About this Research Topic
Evidence coming from neuroscience suggests that the brain forms and maintains body representations as the main strategy to this mastering. Although it is still not clear how this knowledge is represented in our brain, it is reasonable to think that such internal models of the body undergo a continuous process of adaptation. They need to match growing corporal dimensions during development, as well as temporary changes in the characteristics of the body, such as the transient morphological alterations produced by the usage of tools.
In the robotics community there is an increasing interest in reproducing similar mechanisms in artificial agents, mainly motivated by the aim of producing autonomous adaptive systems that can deal with complexity and uncertainty in human environments. Although promising results have been achieved in the context of sensorimotor learning and autonomous generation of body representations, it is still not clear how such low-level representations can be scaled up to more complex motor skills and how they can enable the development of cognitive capabilities.
Recent evidence from behavioural and brain studies suggests that processes of mental simulations of action-perception loops are likely to be executed in our brain and are dependent on internal motor representations. The capability to simulate sensorimotor experience might represent a key mechanism behind the implementation of further cognitive skills, such as self-detection, self-other distinction and imitation. However, empirical investigation on the functioning of similar processes in the brain and on their implementation in artificial agents is fragmented.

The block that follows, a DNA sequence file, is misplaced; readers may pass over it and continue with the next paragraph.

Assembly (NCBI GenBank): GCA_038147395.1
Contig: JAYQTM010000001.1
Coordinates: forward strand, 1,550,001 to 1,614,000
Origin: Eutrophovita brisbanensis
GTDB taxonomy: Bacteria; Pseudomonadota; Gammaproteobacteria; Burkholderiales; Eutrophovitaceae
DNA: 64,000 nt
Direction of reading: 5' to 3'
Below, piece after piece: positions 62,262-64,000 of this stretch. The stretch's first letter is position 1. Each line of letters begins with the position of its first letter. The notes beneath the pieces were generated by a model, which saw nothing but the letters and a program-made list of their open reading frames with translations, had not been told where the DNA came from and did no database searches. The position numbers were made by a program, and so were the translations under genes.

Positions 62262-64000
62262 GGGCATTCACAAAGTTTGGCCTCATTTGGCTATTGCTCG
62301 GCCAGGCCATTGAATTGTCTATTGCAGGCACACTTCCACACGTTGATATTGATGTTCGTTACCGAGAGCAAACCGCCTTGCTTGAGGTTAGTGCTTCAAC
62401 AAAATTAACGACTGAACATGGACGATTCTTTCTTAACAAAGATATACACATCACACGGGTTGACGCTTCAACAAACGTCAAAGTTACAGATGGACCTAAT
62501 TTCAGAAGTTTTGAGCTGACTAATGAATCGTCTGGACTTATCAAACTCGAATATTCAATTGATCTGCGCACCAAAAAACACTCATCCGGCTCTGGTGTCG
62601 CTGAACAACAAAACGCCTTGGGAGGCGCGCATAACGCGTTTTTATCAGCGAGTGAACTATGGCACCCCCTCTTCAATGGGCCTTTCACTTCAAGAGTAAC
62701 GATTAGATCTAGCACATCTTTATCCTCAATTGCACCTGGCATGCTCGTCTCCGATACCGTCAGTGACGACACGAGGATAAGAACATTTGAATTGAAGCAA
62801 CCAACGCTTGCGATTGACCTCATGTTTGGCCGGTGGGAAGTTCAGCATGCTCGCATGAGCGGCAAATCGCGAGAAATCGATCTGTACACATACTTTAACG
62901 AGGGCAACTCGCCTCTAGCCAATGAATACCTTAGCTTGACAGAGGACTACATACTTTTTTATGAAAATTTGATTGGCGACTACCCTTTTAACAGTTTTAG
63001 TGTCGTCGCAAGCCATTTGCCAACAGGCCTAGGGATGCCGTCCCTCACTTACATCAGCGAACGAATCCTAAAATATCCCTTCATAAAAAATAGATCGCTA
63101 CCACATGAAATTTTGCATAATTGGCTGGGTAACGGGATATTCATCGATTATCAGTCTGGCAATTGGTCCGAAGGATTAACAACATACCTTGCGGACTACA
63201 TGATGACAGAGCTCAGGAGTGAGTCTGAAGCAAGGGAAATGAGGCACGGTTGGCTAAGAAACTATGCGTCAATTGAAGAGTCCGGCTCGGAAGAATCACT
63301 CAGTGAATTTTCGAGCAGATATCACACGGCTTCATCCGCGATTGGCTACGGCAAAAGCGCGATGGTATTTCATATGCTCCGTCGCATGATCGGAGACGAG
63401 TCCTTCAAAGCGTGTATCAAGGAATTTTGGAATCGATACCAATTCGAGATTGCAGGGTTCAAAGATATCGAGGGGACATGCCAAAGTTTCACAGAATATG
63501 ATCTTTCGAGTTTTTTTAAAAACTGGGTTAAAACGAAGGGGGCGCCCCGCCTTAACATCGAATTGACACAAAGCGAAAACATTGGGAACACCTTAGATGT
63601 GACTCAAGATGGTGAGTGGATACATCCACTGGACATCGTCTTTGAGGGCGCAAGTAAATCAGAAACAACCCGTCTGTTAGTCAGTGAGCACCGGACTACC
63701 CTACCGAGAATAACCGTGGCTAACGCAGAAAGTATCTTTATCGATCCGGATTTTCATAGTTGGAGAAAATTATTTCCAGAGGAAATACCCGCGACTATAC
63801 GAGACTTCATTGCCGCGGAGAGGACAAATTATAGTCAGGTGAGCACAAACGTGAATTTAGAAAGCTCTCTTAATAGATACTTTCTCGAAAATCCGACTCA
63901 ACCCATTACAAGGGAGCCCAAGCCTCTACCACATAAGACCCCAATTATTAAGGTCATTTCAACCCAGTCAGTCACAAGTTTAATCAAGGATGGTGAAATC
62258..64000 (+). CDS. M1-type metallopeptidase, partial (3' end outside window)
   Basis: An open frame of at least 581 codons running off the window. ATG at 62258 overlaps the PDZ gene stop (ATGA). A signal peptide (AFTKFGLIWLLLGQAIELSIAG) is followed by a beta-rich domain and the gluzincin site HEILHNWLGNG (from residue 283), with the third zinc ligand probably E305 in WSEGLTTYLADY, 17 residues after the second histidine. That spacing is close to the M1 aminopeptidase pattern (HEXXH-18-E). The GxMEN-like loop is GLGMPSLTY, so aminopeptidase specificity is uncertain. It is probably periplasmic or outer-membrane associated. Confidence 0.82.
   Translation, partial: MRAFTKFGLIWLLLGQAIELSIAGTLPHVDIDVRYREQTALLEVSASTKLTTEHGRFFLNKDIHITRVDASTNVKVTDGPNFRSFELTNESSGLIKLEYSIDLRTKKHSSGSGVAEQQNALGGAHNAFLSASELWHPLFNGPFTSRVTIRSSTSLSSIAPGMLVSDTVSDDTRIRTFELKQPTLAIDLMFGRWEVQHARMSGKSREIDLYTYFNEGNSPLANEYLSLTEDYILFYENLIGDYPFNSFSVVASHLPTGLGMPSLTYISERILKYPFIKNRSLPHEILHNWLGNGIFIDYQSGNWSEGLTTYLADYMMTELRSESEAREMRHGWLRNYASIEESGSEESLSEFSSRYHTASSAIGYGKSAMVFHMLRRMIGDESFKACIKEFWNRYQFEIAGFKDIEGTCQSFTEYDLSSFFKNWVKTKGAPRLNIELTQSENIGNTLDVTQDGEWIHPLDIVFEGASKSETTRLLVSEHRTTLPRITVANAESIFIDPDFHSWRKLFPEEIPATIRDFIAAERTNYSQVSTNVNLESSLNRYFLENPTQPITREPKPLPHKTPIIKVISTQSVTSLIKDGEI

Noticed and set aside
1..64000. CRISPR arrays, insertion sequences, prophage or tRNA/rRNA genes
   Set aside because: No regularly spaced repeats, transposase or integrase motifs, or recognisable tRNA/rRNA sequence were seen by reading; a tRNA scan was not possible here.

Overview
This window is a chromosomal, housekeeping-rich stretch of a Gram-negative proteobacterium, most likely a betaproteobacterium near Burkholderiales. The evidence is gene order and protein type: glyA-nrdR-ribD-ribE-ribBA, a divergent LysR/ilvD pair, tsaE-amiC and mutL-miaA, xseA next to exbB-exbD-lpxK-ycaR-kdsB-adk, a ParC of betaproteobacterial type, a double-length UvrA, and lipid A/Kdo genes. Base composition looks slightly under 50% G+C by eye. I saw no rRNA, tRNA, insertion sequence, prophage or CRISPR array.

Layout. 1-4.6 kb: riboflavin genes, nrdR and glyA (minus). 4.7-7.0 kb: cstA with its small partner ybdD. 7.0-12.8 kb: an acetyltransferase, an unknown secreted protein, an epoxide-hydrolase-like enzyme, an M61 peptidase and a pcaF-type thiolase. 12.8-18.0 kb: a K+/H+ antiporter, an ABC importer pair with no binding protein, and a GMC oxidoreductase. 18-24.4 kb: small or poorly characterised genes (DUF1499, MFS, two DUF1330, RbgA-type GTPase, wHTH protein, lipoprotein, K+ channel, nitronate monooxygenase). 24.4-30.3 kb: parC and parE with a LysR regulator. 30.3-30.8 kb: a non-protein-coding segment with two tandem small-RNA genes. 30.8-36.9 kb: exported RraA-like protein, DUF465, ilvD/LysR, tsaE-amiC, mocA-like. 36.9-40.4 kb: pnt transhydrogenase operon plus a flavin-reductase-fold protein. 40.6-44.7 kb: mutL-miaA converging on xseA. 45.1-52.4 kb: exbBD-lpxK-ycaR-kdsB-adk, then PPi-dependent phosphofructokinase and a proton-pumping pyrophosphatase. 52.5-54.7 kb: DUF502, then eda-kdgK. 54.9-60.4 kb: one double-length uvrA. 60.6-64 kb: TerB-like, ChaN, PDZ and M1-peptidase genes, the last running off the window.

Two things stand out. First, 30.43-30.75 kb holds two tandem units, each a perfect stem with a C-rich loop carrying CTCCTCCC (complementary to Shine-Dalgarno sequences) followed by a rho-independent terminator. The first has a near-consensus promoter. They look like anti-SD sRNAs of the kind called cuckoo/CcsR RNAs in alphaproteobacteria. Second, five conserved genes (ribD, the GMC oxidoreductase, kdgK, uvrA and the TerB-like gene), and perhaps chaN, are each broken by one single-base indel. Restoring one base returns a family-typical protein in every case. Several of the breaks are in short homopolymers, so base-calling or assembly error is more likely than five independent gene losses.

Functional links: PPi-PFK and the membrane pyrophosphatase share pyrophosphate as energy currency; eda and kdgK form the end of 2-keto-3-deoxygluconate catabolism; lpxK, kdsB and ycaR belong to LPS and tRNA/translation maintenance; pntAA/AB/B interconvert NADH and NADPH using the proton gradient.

In this Research Topic, we aim to condensate the latest developments and ideas on how to implement these skills in robotics. In being provided with a rich set of actuators and sensors, humanoid robots provide a perfect test bed for these investigations. Their characteristics are more easily comparable with ours, thus allowing for better human-robot interaction in human-designed environments.
We welcome manuscripts that address new paradigms for learning and integrating multimodal sensorimotor information in artificial agents, the reuse of the sensorimotor experience for cognitive development and the further construction of more complex strategies and behaviours using these concepts. We also welcome interdisciplinary studies from developmental, cognitive and brain sciences that target similar topics. Studies are encouraged to provide comprehensive examination of the topics proposed, with the aim of providing a more coherent understanding of the key mechanisms behind plasticity in internal body representations and mental simulation processes for cognitive development.
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